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Legend of the Mountain

Kino // Unrated // May 1, 2018
List Price: $29.95 [Buy now and save at Amazon]

Review by Ian Jane | posted May 17, 2018 | E-mail the Author
The Movie:

Adapted from a Song Dynasty folk story, King Hu's 1979 film Legend Of The Mountain is the lushly told story of Ho Yunqing (Chun Shih), a young scholar. He's asked by a monk to transcribe a Buddhist text that allows the living to have power of those who have passed on. Wanting to conduct his work in solitude, Ho heads to the abandoned home of a general located in the midst of a remote, but admittedly very scenic, mountain range.

Once Ho arrives and attempts to begin his work, he meets a few off local characters such as Mr. Tsui (Lin Tung) and a lovely young woman named Melody (Feng Hsu), as well as her mother. Ho also makes the acquaintance of the man tasked with caring for a nearby monastery as well as an insane old man named Zhang (Feng Tien). Complicating matters further is the arrival of a Taoist priest and, after a sudden and mysterious marriage takes place between Ho and Melody, an equally mysterious woman known only as Cloud (Sylvia Chang) shows up… all around the same time that various characters start dueling for possession of the Buddhist text that Ho needs to protect.

Legend Of The Mountain moves at a verydeliberate pace. The film is, to be blunt, slow. That said, it will reward those with the patience to give it a chance. King Hu does spend a lot of time showing off the scenery and the absolutely gorgeous Taiwanese mountain locations used for much of the film, and while this definitely slows down the pacing of the story you don't really mind so much when everything looks as good as it does in this film. The compositions are remarkable, almost painterly at times, and the use of color in the film is as flamboyant as it is impressive. Henry Chan's cinematography is just as much a star of the film as any of the human actors that populate its world, and if nothing else the production values on this picture really are top-notch. There's an almost Herzogian obsession with capturing the harsh beauty of nature in the picture, but for many of us that's a pro rather than a con.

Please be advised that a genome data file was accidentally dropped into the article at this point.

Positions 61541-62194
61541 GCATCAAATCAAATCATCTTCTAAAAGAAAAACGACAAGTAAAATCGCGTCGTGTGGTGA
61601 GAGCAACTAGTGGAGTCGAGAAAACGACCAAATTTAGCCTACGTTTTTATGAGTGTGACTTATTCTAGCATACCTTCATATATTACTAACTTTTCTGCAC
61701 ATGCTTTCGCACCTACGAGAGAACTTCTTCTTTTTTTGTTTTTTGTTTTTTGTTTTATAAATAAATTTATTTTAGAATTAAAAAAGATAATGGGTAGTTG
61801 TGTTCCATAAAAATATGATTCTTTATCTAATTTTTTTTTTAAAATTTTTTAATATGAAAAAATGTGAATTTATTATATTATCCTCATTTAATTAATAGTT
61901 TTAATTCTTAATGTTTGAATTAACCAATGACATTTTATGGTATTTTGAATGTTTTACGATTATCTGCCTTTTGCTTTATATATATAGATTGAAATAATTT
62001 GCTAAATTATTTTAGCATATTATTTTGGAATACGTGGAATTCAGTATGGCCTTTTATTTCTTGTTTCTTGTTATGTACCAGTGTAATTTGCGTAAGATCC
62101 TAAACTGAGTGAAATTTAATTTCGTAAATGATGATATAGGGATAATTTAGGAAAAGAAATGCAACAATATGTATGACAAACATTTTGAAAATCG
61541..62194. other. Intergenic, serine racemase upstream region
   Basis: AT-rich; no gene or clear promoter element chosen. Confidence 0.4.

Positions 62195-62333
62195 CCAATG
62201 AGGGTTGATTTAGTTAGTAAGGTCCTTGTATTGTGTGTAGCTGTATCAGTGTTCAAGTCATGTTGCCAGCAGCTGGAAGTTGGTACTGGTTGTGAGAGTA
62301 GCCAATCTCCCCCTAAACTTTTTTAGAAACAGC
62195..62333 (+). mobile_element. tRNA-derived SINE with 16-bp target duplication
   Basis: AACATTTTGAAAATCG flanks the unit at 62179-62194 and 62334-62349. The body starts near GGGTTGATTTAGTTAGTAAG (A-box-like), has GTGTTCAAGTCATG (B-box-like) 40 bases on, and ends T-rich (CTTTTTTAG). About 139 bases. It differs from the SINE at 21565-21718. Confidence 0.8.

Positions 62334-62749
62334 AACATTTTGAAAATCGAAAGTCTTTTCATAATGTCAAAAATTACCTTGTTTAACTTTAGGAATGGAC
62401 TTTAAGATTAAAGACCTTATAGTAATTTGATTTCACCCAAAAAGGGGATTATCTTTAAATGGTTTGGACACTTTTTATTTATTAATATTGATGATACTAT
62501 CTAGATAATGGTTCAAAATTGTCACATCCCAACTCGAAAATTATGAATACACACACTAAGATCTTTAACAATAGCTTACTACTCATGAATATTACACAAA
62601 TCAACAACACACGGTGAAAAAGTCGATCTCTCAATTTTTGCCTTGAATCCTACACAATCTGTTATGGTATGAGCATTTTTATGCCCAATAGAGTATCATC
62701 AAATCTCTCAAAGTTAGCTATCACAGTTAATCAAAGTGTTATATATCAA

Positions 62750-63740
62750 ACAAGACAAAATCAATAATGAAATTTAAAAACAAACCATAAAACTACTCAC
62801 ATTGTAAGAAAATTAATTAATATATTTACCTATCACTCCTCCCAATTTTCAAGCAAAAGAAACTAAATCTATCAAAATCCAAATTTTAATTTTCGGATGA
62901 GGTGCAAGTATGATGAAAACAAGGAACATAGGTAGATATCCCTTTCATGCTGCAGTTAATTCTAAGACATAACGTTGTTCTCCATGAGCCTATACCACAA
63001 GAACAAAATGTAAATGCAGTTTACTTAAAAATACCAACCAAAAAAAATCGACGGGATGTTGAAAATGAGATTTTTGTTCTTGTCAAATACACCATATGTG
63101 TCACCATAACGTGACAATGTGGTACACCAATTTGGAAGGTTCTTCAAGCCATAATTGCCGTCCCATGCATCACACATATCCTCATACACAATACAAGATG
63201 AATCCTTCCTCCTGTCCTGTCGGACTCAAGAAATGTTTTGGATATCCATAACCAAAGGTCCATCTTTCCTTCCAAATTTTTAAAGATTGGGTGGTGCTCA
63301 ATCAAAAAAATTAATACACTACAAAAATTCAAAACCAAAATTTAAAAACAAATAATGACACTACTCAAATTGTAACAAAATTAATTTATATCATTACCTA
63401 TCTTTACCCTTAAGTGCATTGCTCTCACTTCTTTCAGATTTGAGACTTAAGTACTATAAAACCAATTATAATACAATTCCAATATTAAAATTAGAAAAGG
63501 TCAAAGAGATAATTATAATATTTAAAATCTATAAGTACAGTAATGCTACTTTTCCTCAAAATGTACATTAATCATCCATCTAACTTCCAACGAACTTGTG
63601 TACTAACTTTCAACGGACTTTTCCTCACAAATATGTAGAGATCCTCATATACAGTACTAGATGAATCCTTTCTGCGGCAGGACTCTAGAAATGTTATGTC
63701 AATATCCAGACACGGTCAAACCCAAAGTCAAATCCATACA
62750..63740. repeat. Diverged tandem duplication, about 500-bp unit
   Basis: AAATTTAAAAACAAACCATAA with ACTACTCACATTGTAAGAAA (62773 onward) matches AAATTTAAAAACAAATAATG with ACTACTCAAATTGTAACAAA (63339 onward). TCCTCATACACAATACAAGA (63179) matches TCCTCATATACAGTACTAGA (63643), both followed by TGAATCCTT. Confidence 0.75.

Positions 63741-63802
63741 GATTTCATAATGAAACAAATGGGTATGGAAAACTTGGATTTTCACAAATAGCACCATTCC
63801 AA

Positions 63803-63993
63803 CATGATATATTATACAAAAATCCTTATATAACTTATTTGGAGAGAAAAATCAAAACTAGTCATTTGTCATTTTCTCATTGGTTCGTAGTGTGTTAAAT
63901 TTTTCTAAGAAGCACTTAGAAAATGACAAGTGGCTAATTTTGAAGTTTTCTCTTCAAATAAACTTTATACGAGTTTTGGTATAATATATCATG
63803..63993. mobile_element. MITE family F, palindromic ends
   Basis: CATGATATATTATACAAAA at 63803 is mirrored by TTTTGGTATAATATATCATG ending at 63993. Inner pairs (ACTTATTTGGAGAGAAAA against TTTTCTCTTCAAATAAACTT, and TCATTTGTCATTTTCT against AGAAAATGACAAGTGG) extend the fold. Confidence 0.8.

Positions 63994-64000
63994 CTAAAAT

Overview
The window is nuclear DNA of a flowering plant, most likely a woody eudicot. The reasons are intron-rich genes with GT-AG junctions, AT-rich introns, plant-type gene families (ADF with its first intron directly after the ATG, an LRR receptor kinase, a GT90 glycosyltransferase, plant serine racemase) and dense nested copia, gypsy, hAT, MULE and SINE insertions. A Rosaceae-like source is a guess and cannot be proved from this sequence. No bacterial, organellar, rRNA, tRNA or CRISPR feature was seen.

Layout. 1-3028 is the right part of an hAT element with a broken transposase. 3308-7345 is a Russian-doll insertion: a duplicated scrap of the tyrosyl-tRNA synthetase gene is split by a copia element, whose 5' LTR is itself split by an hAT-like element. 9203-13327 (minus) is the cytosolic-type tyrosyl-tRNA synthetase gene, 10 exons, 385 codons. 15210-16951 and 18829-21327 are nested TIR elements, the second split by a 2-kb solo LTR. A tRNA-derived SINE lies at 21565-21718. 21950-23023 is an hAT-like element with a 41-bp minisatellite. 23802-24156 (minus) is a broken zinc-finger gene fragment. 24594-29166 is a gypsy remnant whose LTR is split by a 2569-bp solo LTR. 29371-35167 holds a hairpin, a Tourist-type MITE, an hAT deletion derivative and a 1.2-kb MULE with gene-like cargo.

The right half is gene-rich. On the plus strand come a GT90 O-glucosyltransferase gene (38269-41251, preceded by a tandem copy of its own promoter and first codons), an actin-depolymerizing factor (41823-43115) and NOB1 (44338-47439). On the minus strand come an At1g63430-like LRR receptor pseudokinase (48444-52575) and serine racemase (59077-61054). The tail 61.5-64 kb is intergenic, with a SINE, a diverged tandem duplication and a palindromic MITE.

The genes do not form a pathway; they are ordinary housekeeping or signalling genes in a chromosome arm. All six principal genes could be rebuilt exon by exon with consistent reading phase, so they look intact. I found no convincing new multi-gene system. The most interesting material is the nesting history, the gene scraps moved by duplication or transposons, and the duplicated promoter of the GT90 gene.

As to the story itself, it's an interesting and involving mix of genres. While it blends action (mostly all relegated to the second half of the film) and fantasy and romance it also dabbles in horror, ultimately coming off as a ghostly folk story more than anything else. The performers handle their parts quite well. Chun Shih (recognizable for his work in the excellent A Touch Of Zen and the 1967 version of Dragon Inn) plays his character with plenty of believable enthusiasm. He never overdoes it, Ho comes across as quite naïve at times, but never dumb. It's a good role and the actor makes the most of it. Providing some interesting contrast are the performances delivered by Feng Hsu as Melody and Sylvia Chang as Cloud. Without wanting to spoil things, their respective approaches to the characters that they play in the film are quite different but they play off of one another very well and are quite entertaining to watch. Feng Tien is also great in his supporting role, adding some welcome and effective comic relief to a few of the scenes in which his character is featured.